Smokefree Compliance: Environments and Enforcement (Tobacco and Vape) | Northland DHB

Smokefree Compliance: Environments and Enforcement (Tobacco and Vape)

Ngā Tai Ora Public Health Northland’s goal is to reduce smoking uptake/initiation amongst children/youth in Te Tai Tokerau and encourage smoke-free public areas.

The Ministry of Health is the key agency for policy development in the tobacco control area and is involved in a large number of policy, service development and operational aspects of tobacco control.

Smokefree Enforcement Officers

Ngā Tai Ora Public Health Northland has Smokefree Enforcement Officers who investigate complaints in relation to the following matters:

  • Smoking in workplaces
  • Smoking in all hospitality venues and certain public places (such as licensed premises)
  • Smoking in schools, kura and early childhood centres
  • The sale of toy tobacco products
  • The sale and supply of tobacco, herbal and vaping products to young adults
  • The retail display of tobacco and vaping products
  • The advertising of tobacco and vaping products

Smokefree Places

The following places must be smokefree at all times:

  • the buildings and grounds of schools and early childhood centres
  • indoor areas of licensed premises and workplaces – ‘licensed premises’ includes bars, restaurants, cafés, sports clubs and casinos, ‘workplaces’ includes offices, factories, warehouses, work canteens and ‘smoko’ rooms


Smokefree Environments Act 1990

The Smokefree Environments Act 1990 aims to:

  • Protect the health of workers and the public from second-hand smoke
  • Reduce the harm caused to individuals from tobacco products
  • Restrict access to smoking products by people under 18 years of age and prevent negative influences on young people
  • Provide powers to Enforcement Officers and penalties for offences
  • Promote a smoke-free/auahi kore lifestyle as being both desirable and healthy
  • Regulate the marketing, advertising and promotion of tobacco products, services and events
  • Prohibiting smoking in motor vehicles carrying children (due late 2019)


Smokefree Environments Regulations 2007

The regulations impact on the retail environment, including:

  • Prohibiting the visible display of tobacco products
  • Requiring messages to be displayed on tobacco packages
  • The infringements for tobacco sales to people under 18 and other offences
  • Prohibiting the display of trading names that contain words, phrases, trademarks, or company names that have the effect of advertising


Smokefree Complaints

If you wish to make a complaint about a possible breach of the Smokefree Environments Act 1990, please contact a Smokefree Enforcement Officer on (09) 430 4100. For an investigation to proceed the following information must be provided:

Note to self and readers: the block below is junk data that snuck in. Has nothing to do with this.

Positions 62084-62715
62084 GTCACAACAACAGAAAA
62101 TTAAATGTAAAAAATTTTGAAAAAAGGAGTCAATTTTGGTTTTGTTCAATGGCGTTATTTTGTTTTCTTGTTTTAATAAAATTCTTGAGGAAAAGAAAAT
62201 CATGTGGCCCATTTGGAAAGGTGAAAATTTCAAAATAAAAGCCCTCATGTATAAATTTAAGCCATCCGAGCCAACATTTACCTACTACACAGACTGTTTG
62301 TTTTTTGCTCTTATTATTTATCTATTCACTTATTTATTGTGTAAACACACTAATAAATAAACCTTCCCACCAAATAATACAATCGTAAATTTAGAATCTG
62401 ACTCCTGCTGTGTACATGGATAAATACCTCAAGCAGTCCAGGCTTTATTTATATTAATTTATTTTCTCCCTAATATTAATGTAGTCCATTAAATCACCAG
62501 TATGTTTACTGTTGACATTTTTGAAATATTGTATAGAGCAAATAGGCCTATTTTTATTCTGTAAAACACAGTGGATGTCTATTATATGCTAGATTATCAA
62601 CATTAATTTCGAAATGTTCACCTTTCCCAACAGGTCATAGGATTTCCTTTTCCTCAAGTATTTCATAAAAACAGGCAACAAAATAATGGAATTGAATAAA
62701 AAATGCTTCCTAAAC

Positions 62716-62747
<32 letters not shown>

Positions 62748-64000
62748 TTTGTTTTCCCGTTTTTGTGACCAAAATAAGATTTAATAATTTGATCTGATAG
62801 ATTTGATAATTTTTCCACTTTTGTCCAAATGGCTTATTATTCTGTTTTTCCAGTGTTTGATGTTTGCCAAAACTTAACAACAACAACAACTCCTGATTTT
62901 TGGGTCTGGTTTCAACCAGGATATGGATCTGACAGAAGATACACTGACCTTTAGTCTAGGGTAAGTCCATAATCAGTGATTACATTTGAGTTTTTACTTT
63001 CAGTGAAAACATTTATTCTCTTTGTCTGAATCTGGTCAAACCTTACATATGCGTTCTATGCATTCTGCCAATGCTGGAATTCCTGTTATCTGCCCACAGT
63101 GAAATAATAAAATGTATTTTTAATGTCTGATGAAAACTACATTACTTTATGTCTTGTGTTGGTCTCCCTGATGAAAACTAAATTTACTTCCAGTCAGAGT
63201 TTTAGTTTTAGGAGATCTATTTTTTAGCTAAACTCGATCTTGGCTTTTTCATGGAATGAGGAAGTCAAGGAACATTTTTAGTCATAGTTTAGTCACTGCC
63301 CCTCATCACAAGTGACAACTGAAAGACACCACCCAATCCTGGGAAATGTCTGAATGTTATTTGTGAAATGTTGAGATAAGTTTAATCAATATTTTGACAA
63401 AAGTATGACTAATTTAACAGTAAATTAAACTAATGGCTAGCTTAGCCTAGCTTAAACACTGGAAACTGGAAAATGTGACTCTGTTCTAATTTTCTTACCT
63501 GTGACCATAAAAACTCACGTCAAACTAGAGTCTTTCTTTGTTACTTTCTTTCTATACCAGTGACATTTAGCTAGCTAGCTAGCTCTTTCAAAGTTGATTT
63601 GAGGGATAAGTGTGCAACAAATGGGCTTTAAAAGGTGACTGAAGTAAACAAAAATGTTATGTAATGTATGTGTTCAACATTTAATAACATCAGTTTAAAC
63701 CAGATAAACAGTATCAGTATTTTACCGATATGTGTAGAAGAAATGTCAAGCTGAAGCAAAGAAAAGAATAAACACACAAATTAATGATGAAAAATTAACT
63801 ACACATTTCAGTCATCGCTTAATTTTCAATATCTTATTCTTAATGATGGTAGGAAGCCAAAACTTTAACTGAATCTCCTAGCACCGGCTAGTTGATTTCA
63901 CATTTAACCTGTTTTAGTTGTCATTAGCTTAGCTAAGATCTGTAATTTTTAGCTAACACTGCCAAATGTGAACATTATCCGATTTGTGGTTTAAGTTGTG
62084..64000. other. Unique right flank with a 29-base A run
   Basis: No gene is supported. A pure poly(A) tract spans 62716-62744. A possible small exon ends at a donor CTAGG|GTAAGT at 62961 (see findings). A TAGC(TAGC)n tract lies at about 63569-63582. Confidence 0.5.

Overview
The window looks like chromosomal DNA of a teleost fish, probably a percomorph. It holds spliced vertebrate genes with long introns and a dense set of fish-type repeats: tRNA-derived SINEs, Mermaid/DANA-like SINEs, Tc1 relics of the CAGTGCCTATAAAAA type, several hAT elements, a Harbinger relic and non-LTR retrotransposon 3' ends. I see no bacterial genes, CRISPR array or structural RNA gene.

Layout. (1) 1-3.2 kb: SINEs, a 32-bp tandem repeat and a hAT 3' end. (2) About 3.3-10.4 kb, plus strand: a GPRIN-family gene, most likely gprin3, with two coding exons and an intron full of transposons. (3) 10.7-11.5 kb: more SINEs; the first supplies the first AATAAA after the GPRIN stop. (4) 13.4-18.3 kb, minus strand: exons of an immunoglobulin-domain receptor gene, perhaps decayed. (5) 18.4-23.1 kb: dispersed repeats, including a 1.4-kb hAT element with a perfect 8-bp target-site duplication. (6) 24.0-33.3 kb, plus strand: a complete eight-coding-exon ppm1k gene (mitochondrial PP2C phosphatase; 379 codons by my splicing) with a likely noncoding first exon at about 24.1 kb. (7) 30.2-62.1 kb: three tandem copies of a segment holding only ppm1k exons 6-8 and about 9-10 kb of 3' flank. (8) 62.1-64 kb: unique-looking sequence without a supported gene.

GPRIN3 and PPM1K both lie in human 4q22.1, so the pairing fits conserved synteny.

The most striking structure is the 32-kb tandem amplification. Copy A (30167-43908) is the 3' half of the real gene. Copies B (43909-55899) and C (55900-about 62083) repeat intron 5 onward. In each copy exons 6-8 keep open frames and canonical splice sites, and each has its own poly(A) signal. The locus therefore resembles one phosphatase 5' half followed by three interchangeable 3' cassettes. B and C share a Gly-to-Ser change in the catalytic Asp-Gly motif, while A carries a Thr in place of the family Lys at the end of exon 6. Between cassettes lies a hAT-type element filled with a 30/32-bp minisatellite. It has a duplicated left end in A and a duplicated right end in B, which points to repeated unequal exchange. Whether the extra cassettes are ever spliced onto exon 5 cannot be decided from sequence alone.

• Name and address of retailer/premises/workplace
  • A brief description of incident/breach
  • Date and time of incident/s
  • Witness/es name and contact details
  • Proof of the event (such as photos or video evidence)

The complainant/witness may be required to attend a court hearing at a future date should the complaint lead to a prosecution under the Smoke Free Environments Act 1990.

Compliance Monitoring

A number of premises are monitored by Smoke-free Enforcement Officers, for compliance with the Smoke-free Environments Act 1990, such as retailers, licensed premises, schools and early childhood centres.

Education Visits

Tobacco and vape retailers are visited to educate the retailers and ensure compliance with smoke-free legislation.

Licensed Premises/ Open and Internal Areas

Licensed premises may provide an open area for tobacco smokers and vapers. The area must comply with the Smoke-free Environments Act 1990 in that it must not be an internal area and meet the legal description of an open area. Any licensed premise who allows a person to smoke in an internal area may be prosecuted. Smoke-free Enforcement Officers can assess open areas for operators to ensure it meets the requirements for an open area.

Schools/Kura and Early Childhood Education Centres

Schools, kura and early childhood education and care centres must take all practicable steps to ensure that no person smokes (or vapes) on any part of the premise at any time, and erect a notice stating no smoking (or vaping) at every entrance to the premise and every exit to every building.


The Medicines Act 1981 and the Smoke-free Environments Act 1990 regulate the sale, advertising and use of vaping products, including nicotine and nicotine liquids.

Nicotine is a scheduled substance under the Medicines Act 1981. It is illegal to sell a vaping product (with or without nicotine) while making a therapeutic claim, unless the product has been approved for that purpose by Medsafe.

Vaping products are tobacco products, if they are manufactured from or contain tobacco.

The Smoke-free Environments Regulations 2017 controls apply to smoked tobacco, heated tobacco and vaping products that are manufactured from tobacco. This includes the ban on sales to minors, displaying products containing or manufactured from tobacco and restrictions on advertising.

The Ministry of Health encourages smokers who want to use vaping products to quit smoking to seek the support of local stop smoking services. Local stop smoking services provide smokers with the best chance of quitting successfully and must support smokers who want to quit with the help of vaping products.


Helpful links


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